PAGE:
FSG Blog
March 25, 2020

Are You Making Choices Right Now? Or Just Reacting to Whatever Happens Next?

Kevin McDermott

Most of us have seen the striking satellite images made last winter above Eastern China.  They show the sky in January, filthy with nitrogen dioxide from the burning of fossil fuels; and then again a month later, when the coronavirus outbreak radically curbed the Chinese economy and with it the output of pollutants.

No sane person would call this a silver lining.  If you think a pandemic is going to slow climate change think again.  But the images graphically demonstrate how every event of significance has consequences beyond itself that we never saw coming.

This is true of more than just viruses.  Insurance companies, for example, have been trying for some time to understand the cross impacts of social changes like multigenerational families and gay marriage for their actuarial tables.  Or of technological changes like artificial intelligence, which is blurring our established understanding of where liability resides.  To an insurer’s operating environment such events might at first seem external.  Until the day they aren’t.

No one can look at a single large phenomenon like the coronavirus and predict its multiple meanings for an industry two or three years from now.  The cross-impacts of the virus are too complex and moving too fast.  Whatever we get right we’ll get other things wrong, and in important ways.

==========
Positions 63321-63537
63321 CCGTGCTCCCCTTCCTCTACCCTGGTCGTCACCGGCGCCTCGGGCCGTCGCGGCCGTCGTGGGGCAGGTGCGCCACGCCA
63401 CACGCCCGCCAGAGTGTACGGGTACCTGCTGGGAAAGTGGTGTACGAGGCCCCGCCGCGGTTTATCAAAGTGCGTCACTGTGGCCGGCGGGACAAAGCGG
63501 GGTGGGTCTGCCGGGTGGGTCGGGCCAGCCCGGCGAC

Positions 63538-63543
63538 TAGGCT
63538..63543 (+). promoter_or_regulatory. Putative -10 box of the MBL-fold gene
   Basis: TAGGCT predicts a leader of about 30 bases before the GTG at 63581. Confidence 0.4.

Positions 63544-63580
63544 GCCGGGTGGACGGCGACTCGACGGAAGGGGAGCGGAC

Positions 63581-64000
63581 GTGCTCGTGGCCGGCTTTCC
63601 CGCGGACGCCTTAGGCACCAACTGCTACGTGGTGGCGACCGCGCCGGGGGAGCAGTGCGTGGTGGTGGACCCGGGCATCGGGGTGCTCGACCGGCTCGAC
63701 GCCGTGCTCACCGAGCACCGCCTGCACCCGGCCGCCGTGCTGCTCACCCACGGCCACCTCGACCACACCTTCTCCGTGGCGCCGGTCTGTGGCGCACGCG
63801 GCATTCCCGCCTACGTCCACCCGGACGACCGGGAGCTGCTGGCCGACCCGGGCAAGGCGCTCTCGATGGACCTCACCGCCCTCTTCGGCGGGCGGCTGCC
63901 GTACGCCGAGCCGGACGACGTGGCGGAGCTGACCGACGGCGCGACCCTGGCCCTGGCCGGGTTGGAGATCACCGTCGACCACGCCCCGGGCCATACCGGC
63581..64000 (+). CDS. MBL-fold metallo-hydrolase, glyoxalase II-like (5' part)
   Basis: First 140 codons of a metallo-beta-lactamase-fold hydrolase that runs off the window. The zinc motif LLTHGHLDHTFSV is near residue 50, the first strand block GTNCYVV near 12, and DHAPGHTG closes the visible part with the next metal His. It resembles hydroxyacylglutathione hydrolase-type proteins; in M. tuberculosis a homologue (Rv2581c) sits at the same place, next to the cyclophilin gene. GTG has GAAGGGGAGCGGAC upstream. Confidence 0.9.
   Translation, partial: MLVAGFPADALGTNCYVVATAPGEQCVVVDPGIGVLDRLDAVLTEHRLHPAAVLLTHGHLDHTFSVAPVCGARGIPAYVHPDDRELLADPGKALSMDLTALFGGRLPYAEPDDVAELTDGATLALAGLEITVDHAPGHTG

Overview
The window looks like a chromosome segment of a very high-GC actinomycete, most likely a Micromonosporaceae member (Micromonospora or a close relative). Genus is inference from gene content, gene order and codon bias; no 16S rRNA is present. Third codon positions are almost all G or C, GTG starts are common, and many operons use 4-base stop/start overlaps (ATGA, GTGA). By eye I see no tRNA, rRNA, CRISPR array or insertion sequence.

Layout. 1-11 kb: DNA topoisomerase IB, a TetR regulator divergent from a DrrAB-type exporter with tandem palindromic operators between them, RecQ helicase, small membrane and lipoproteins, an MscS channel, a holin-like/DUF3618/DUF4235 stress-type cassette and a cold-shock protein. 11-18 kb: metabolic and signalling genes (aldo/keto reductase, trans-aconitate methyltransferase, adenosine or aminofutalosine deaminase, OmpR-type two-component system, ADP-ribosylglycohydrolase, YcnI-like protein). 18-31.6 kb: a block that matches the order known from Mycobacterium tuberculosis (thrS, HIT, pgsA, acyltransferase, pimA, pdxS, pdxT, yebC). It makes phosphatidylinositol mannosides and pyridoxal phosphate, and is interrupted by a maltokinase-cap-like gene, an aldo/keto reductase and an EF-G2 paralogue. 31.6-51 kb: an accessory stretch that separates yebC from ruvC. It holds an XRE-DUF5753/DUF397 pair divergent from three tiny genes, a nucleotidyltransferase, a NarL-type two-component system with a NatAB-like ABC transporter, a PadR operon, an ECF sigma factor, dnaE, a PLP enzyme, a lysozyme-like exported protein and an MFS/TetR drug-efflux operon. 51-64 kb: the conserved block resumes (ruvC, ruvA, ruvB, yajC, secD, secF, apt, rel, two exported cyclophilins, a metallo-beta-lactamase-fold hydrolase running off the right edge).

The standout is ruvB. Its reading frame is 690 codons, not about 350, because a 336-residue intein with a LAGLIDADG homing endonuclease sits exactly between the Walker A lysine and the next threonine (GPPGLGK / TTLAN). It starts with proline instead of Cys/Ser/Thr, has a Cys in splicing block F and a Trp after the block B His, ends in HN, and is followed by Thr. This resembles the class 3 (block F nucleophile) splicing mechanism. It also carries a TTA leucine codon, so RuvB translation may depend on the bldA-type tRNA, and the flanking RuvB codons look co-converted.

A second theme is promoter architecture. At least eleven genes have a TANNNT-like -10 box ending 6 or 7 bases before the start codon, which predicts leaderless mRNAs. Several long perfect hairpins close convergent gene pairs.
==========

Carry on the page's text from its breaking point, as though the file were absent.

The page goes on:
Amid this uncertainty it is not only possible but essential to make strategic choices.

The profound usefulness of alternative futures (or scenario planning) in highly charged moments is in the way it gets us thinking beyond our present perspective by illuminating the large forces at play in the world.  It compels us to think with rigor about what those forces might mean for our organizations in two, three years or much further out in time.  The objective is not to predict the future, but to manage the uncertainty that surrounds it. This is the essence of scenario planning. 

The objective is to break down the walls defining our present so that we can think imaginatively not only about threats but about unanticipated opportunities—especially in times of crisis.

In every moment, in a public-health emergency or not, we are making choices that shape our futures. It is up to us whether we do that consciously or simply react to whatever happens next.




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